Priming is often understood as an extension of agenda-setting, and much of the attention that has been devoted to agenda-setting research in the past was focused on the concept of priming. There are two reasons for this: (1) Both effects rely on a memory-based model of information processing, which assumes that people form attitudes based on the most salient (i.e., the most accessible) information, when they make decisions (Hastie & Park, 1986). In fact, judgment and attitude formation is directly correlated with “the ease with which instances or associations could be brought to mind” (Tversky & Kahneman, 1973, p.208). (2) Based on the common theoretical foundation, priming could be a temporal extension of agenda-setting (Iyengar & Kinder, 1987). By making certain issues more salient in people’s minds (i.e., agenda-setting), the media can also shape the considerations that people employ when making judgments about political candidates (i.e., priming). The time-based sequence of agenda-setting and priming assumes that the media can make certain issues, or certain aspects of issues, more accessible (i.e., easily recalled) for voters, influencing the standards they use to form attitudes, and subsequently, make voting decisions.
Methods of Media Influence
In addition to setting the agenda of issues and telling the public what criteria to use in evaluating candidates, the media also use different techniques to shape people’s perceptions of what candidate merits consideration, a matter that impacts the choices voters make at the polls (Brady, 1989). These techniques start with newspapers endorsing candidates, which have been known to influence perceptions as well as the vote (Erikson, 1976).
The media can have a tangible impact on voters’ perceptions of a candidate’s viability. If the media would say that a candidate is doing well, people are more likely to accept that assessment. Brady (1989) points out that people use the media to learn very quickly who is ahead and who is behind. This is a function of what the media cover, and it is not surprising that the public know more about viability than other substantial campaign issues (Robinson & Sheehan, 1983), and voters may cast their ballots on the basis of how well the media say a candidate is doing (Bartels, 1988).
The media can also provide clues about a candidate’s viability through how much coverage they allocate to the candidate. More media coverage makes a candidate appears worth looking at, and most people will assume that the candidate most worthy of their consideration is the one most heavily covered by media (Patterson, 1980). Issues or candidates emphasized by the media matter, regardless of the differential volume of media coverage. People remember the issue or candidate receiving the most media coverage, regardless of how much coverage is allocated to other issues or candidates (Atkin, Galloway, & Nayman, 1976).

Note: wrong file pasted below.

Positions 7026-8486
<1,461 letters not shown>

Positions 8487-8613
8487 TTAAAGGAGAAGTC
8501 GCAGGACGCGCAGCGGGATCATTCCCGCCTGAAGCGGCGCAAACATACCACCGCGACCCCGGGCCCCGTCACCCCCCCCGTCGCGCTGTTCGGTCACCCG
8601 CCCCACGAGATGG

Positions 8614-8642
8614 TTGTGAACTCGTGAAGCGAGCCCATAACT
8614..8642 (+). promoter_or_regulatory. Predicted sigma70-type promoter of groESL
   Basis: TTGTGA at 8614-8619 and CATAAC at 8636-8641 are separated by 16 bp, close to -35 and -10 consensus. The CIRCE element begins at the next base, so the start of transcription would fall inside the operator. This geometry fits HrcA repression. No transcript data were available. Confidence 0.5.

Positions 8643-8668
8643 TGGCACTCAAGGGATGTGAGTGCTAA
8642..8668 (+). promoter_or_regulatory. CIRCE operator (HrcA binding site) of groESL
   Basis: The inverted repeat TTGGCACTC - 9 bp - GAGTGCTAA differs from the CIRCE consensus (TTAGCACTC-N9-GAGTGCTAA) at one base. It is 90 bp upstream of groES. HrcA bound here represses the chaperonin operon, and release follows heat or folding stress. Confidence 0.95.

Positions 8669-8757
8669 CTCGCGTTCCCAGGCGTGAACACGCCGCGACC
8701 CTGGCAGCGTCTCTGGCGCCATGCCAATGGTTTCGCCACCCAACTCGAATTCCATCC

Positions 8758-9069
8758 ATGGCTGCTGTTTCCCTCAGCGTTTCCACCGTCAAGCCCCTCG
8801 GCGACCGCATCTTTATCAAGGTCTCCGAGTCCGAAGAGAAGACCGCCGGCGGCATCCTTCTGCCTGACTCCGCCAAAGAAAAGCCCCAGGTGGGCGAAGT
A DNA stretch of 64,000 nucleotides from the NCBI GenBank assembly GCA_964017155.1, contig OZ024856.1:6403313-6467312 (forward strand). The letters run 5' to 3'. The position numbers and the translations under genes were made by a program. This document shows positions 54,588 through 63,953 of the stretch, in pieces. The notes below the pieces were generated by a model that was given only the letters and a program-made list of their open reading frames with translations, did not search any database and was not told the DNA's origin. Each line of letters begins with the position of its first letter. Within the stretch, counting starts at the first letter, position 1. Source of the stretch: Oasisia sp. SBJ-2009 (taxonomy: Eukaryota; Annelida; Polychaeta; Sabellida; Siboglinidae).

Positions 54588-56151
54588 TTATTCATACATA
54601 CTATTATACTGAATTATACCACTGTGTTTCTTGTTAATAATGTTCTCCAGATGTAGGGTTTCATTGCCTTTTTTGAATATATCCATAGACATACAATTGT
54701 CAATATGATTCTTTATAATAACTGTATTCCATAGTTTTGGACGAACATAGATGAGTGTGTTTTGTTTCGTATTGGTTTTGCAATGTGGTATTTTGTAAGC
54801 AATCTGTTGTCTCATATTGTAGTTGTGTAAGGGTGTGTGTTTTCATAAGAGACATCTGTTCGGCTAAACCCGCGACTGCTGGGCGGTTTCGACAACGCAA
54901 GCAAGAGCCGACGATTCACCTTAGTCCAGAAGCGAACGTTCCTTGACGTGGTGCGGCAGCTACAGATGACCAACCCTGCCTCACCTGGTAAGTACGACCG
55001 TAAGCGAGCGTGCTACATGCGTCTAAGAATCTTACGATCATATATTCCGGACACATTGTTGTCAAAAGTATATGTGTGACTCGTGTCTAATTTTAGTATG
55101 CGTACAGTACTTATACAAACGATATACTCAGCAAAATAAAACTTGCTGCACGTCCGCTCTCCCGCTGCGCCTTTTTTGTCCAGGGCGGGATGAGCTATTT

Therefore, unless the media communicate balanced messages on issues and candidates, the media may curb voters’ ability to make good voting decisions; yet, if media coverage is appropriately balanced, then voters will have the opportunity to be informed in the right way, and they will mirror the quality of information offered to them by making correct choices. The people’s right to know gets an enormous importance from this critical point. If the media devote too much coverage to inappropriate issues or candidates, voters may make decisions based on inaccurate perceptions. Thus, it is worth exploring what messages the media should communicate to voters in a democracy in election time, considering the voters’ right to know.
The Right to Know
Voting is a form of expression, and freedom of expression must embrace principles through which citizens can practice this right correctly and actively. “The rights of all in freedom of expression must be reconciled with other individual and social interests” (Emerson, 1970, p.3). Freedom of expression is an outcome of input-output process, and without the correct accurate information in, the outcome is distorted on both the individual and social levels. This input-output process represents a system, because it has a “unity of purpose and operation” (Emerson, 1970, p.4).
A sort of fundamental accordance, or a minimum area of agreement, is crucial for any group of people to form a society that can operate, and to guide themselves in a functioning democracy. An often-quoted source concerning the constitutional and political history of America is James Madison, who is known as the Father of the Constitution and the Bill of Rights. He stated, “A people who mean to be their own governors, must arm themselves with the power which knowledge gives” (Madison, 1822). This system of knowledge in a democratic society relies on four main pillars: